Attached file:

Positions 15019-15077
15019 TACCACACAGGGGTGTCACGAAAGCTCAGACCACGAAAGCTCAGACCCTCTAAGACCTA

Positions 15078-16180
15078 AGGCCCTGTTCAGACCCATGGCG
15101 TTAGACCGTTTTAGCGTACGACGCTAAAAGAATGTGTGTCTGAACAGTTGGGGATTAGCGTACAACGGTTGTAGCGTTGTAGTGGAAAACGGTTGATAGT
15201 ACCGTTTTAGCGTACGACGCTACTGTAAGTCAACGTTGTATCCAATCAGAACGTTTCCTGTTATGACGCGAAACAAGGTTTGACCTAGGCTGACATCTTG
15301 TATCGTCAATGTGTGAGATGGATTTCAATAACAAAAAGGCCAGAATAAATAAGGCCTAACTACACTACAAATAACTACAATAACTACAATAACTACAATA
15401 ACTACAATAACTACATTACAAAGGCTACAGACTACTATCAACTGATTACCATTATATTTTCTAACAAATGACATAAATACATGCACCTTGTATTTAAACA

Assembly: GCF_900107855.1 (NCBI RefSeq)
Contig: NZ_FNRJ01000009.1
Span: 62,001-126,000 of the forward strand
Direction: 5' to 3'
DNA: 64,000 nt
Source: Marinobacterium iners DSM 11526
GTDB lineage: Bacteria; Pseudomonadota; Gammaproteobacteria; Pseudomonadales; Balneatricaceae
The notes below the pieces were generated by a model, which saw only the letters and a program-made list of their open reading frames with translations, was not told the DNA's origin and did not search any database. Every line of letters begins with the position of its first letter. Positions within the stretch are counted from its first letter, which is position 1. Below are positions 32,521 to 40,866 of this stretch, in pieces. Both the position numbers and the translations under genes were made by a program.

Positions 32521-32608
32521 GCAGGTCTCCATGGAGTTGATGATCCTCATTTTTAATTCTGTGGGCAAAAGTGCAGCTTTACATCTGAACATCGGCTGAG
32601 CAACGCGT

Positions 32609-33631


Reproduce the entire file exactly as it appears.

Positions 15019-15077
15019 TACCACACAGGGGTGTCACGAAAGCTCAGACCACGAAAGCTCAGACCCTCTAAGACCTA

Positions 15078-16180
15078 AGGCCCTGTTCAGACCCATGGCG
15101 TTAGACCGTTTTAGCGTACGACGCTAAAAGAATGTGTGTCTGAACAGTTGGGGATTAGCGTACAACGGTTGTAGCGTTGTAGTGGAAAACGGTTGATAGT
15201 ACCGTTTTAGCGTACGACGCTACTGTAAGTCAACGTTGTATCCAATCAGAACGTTTCCTGTTATGACGCGAAACAAGGTTTGACCTAGGCTGACATCTTG
15301 TATCGTCAATGTGTGAGATGGATTTCAATAACAAAAAGGCCAGAATAAATAAGGCCTAACTACACTACAAATAACTACAATAACTACAATAACTACAATA
15401 ACTACAATAACTACATTACAAAGGCTACAGACTACTATCAACTGATTACCATTATATTTTCTAACAAATGACATAAATACATGCACCTTGTATTTAAACA

Assembly: GCF_900107855.1 (NCBI RefSeq)
Contig: NZ_FNRJ01000009.1
Span: 62,001-126,000 of the forward strand
Direction: 5' to 3'
DNA: 64,000 nt
Source: Marinobacterium iners DSM 11526
GTDB lineage: Bacteria; Pseudomonadota; Gammaproteobacteria; Pseudomonadales; Balneatricaceae
The notes below the pieces were generated by a model, which saw only the letters and a program-made list of their open reading frames with translations, was not told the DNA's origin and did not search any database. Every line of letters begins with the position of its first letter. Positions within the stretch are counted from its first letter, which is position 1. Below are positions 32,521 to 40,866 of this stretch, in pieces. Both the position numbers and the translations under genes were made by a program.

Positions 32521-32608
32521 GCAGGTCTCCATGGAGTTGATGATCCTCATTTTTAATTCTGTGGGCAAAAGTGCAGCTTTACATCTGAACATCGGCTGAG
32601 CAACGCGT

Positions 32609-33631